Building a congregation that encourages a faith with decency & kindness and a congregation who makes a tremendous impact in the community is hard in 2021. By focusing on the fringes of faith the Star Tribune is making this very important work even harder. 

Thursday, January 7, 2021

Until trust is restored ...

 As I wake up today and write this at 7am on Thursday, January 7, I think I am like many Americans in having a “what in the “#$%^” happened” yesterday.  I think our country has a collective hangover today.

I feel shell-shocked that a group of people would storm the United States Capitol building.  The questions that are going through my mind are, What has happened to our world?  How did our country get to this place?

I also can’t help but think about the response in the Twin Cities this past summer after George Floyd, an African-American man, was killed by Derek Chauvin, a Caucasian, Minneapolis police officer.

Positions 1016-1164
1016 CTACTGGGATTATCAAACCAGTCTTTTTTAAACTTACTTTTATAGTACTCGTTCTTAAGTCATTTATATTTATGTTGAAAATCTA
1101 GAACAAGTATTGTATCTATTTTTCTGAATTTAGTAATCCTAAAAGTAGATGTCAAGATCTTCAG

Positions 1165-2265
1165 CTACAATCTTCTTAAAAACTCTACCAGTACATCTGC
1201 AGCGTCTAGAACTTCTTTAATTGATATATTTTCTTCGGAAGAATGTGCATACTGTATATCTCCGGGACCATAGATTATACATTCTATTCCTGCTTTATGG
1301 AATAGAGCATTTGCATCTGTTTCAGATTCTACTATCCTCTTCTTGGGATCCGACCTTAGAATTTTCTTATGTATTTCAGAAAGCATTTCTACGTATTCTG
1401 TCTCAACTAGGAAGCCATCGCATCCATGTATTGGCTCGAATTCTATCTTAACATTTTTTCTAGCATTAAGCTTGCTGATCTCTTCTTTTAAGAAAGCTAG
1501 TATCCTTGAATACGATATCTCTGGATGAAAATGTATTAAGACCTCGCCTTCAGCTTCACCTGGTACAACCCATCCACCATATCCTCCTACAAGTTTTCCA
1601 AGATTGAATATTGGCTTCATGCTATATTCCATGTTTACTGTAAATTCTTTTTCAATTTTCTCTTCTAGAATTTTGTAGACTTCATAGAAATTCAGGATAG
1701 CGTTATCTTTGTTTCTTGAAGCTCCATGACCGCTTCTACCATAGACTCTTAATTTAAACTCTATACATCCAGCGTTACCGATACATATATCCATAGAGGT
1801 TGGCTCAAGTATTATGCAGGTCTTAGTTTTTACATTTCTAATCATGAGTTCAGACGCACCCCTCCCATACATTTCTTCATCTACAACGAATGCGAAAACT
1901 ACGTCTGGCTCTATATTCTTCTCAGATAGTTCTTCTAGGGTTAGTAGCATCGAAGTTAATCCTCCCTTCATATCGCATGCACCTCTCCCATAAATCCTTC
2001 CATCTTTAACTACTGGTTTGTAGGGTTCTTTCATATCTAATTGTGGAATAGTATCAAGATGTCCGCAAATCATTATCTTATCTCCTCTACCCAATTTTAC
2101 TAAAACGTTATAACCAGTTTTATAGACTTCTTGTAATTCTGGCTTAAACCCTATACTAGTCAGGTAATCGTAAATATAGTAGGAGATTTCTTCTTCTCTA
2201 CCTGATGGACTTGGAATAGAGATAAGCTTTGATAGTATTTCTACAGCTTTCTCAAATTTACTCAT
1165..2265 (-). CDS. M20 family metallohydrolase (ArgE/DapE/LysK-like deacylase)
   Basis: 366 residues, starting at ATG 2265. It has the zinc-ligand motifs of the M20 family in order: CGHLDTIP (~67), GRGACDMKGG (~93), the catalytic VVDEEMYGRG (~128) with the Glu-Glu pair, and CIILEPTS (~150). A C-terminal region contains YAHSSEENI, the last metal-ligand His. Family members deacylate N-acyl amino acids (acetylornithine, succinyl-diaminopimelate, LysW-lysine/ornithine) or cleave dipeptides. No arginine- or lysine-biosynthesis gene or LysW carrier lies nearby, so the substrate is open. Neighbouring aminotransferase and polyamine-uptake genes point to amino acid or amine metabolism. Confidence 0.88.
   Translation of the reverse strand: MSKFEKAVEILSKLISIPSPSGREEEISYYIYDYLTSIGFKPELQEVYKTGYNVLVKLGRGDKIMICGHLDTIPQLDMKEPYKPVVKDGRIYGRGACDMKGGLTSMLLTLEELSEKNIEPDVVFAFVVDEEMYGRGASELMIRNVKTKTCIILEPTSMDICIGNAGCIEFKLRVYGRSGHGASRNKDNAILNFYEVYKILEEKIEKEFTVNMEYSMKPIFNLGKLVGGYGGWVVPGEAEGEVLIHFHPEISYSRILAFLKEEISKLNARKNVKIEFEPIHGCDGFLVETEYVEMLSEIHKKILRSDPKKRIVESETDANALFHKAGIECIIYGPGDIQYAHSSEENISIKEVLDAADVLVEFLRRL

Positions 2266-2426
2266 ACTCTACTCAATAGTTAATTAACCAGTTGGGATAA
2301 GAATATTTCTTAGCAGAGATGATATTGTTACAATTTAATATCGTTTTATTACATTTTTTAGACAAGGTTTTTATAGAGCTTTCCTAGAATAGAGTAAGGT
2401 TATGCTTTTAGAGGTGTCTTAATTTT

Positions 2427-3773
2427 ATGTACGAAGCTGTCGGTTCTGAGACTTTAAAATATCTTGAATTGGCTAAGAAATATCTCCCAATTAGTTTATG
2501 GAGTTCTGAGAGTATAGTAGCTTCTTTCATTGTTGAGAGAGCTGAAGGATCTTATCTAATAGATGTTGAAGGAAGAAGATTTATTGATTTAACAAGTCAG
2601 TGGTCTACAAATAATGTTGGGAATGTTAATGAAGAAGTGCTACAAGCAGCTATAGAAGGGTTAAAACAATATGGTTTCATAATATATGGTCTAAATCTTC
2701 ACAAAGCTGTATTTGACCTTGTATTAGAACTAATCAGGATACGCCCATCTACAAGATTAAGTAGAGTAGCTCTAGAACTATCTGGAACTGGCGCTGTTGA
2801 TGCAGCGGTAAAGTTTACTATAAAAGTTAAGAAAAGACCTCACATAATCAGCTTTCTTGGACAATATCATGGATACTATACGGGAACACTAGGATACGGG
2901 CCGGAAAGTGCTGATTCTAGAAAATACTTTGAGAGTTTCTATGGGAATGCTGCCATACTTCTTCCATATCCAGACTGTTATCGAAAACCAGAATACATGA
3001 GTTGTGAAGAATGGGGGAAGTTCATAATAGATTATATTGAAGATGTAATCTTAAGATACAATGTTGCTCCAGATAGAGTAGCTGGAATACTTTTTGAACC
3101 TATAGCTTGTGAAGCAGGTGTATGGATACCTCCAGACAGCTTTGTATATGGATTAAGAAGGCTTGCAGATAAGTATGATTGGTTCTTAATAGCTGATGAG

I do not want to insinuate at all that there is one bit of moral equivalency between the people who committed violence after George Floyd was killed and the people who committed violence yesterday. These groups of people are different, the causes they represent are different, and the motivations they hold are very, very different.

And full disclosure.  I marched in the streets of Minneapolis after George Floyd was killed. I joined a peaceful march of clergy, and I participated with my family in a march on a Friday evening.  When that march started to turn violent, my family left the march.

And full disclosure—I am a pacifist. I do not believe in violence as a tool for change. I was trained to participate in the system and if the system works in an unfair way to protest in a non-violent way.  When I protest, I follow the teachings of Dr. King whose methods aimed at the heart of the person in power. Non-violent, resistance.

I spoke up against the violence this past summer, and I speak up against the violence that happened yesterday.

Both incidents reveal a foundational lack of trust.  To risk overgeneralization the people who committed violence yesterday do not trust the integrity of the elections and the people who committed violence do not trust how the police treat people of color. 

When someone joins Chain of Lakes church, I tell the person that I am their pastor. And over time I ask them to trust me as their pastor. I share that I don’t expect them to give me their trust; I believe that I have to earn their trust.